Effect of feed texture, meal frequency and pre-slaughter fasting on carcass and meat quality, and urinary cortisol in pigs.
ABSTRACT Carcass and meat quality traits, and urinary cortisol variation was studied in 96 barrows assigned to the following treatments: feed texture (FT; mash vs. pellets), meal frequency (MF; 2 vs. 5 meals per day) and fasting time (F; 4, 14 and 24h) according to a 2×2×3 factorial design. Pigs fed mash, receiving feed five times a day and fasted for 24h before slaughter had lower carcass dressing yield (P<0.001). A higher (P<0.05) bruise score was found on carcasses from pigs fasted for 14 and 24h and fed either pelleted or mashed feed five times per day. The pH(u) value in the Longissimus muscle increased (P<0.05) with increasing fasting time, whereas in the Adductor muscle it was higher (P<0.05) in pigs fed with pellets in two meals per day and fasted for 24h. Urinary cortisol tended to be higher in pigs fasted for 14h compared to those fasted for 4 (P=0.10) and 24h (P=0.06). The results of this study show a significant influence of pellet feeding on carcass yield in fasted pigs, while the effects of pre-slaughter fasting time on meat quality traits were limited.
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ABSTRACT: The present study evaluated whether feed deprivation can increase reactivity to stressful events, such as those that can occur at slaughter. Therefore, effects of 30 h of feed deprivation on behavior, including reactions to psychological stressors, and physiological status in cattle were determined. Sixteen Holstein cows (Exp. 1) and 32 Holstein heifers (Exp. 2) were either fed (FE) or 30-h feed deprived (FD). Throughout the first day of feed deprivation and during evening feed distribution to control animals, FD heifers and cows were more active than controls (P < 0.05). In Exp. 1, during a feeding test, in response to a sudden air blast arising from the bucket from which the cow was feeding, FD cows showed a longer latency to return to feed (P = 0.0002), spent less time in the bucket air blast zone (P = 0.008) and less time motionless (P = 0.03), and tended to withdraw over a longer distance (P = 0.07) than FE cows. In Exp. 2, during a reactivity test, FD heifers spent more (P = 0.0001) time motionless in response to social isolation than FE heifers. In Exp. 2, one-half of the FE and FD heifers were subjected to an additional physical and psychological stressor just before the reactivity test by driving them for 5 min through a labyrinth. Within heifers subjected to the additional stressor, FD heifers were less accepting of being detained (P = 0.05) and stroked (P = 0.003) by a familiar stockperson in a corner of the test arena. Compared with FE animals, FD heifers and FD cows had greater plasma cortisol concentrations (P < 0.05). Feed-deprived cows also had reduced β-hydroxybutyrate concentrations (P = 0.02) compared with FE cows. Thus, in cattle, FD influenced some of the classical indicators of energy metabolism and exacerbated reactivity to sudden events. In addition, when additional stressors were applied, FD cattle were more reluctant to accept handling. Results indicate that a multifactorial origin of stressors during the slaughter period may synergistically increase psychological stress of cattle.Journal of Animal Science 10/2011; 89(10):3272-85. · 2.09 Impact Factor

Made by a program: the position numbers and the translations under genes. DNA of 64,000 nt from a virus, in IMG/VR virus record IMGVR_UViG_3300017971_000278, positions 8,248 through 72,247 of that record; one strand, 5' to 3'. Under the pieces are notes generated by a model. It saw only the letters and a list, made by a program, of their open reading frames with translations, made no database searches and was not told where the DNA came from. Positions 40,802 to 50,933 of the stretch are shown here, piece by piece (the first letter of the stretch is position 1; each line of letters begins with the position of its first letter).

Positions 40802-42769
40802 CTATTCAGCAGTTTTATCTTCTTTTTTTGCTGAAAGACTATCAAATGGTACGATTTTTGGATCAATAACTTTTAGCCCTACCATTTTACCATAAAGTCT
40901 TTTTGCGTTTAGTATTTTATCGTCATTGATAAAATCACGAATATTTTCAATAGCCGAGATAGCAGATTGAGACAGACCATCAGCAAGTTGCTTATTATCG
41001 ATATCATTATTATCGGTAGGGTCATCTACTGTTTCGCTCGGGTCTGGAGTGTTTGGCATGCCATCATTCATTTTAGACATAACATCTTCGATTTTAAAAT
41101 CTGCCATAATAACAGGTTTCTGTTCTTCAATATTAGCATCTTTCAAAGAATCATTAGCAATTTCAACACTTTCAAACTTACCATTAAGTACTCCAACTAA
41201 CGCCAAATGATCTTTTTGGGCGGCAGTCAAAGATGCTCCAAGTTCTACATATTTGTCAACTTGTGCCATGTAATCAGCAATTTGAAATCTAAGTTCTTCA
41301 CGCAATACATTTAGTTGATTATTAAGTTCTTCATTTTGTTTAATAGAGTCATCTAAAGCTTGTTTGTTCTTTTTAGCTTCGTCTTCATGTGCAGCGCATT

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ABSTRACT: The effect of muscle cortisol concentration on muscle fiber characteristics and technological and sensory quality of pork was investigated. With the exception of the percentage of type IIA fibers, muscle fiber characteristics were not associated to cortisol levels. However, muscle cortisol concentration was positively associated with muscle pH(24h) (r = 0.23, P<0.05) and negatively associated with drip loss (r = -0.49, P<0.001), lightness (r = -0.24, P<0.05), shear force (r = -0.25, P<0.05), and texture profile analysis-hardness (r = -0.35, P<0.01). Additionally, the water-holding capacity of meat samples was affected by cortisol levels, with lower cortisol concentrations associated with less tender samples. These results indicate that the concentration of cortisol in the muscle is related with meat quality as well as the sensory quality of cooked pork.Meat Science 03/2012; 91(4):490-8. · 2.75 Impact Factor
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ABSTRACT: Polar bears are heavily dependent on sea ice for hunting sufficient prey to meet their energetic needs. When the bears are left fasting, it may cause a rise in the levels of the stress hormone cortisol. Cortisol is the major corticosteroid hormone in most mammals, including polar bears. Production and regulation of this stress hormone are vital for the body as it is part of a myriad of processes, including in relation to metabolism, growth, development, reproduction, and immune function. In the present study, we examined the correlation between East Greenland polar bear hair cortisol concentration (HCC), a matrix that reflects longer-term hormone levels, and the fluctuations of the North Atlantic Oscillation (NAO) index, a large-scale climate phenomenon applied as a proxy for sea ice extent in the Greenland Sea along the coast of East Greenland. In doing so, a significant positive correlation (r = 0.88; p = 0.0004) was found between polar bear hair cortisol and the NAO, explaining 77 % of the variation in HCC observed between years over the period 1989–2009. This result indicates that interannual fluctuations in climate and ice cover have a substantial influence on longer-term cortisol levels in East Greenland polar bears. Further research into the implications and consequences inherent in this correlation are recommended, preferably across multiple polar bear populations.Polar Biology 01/2013; · 2.01 Impact Factor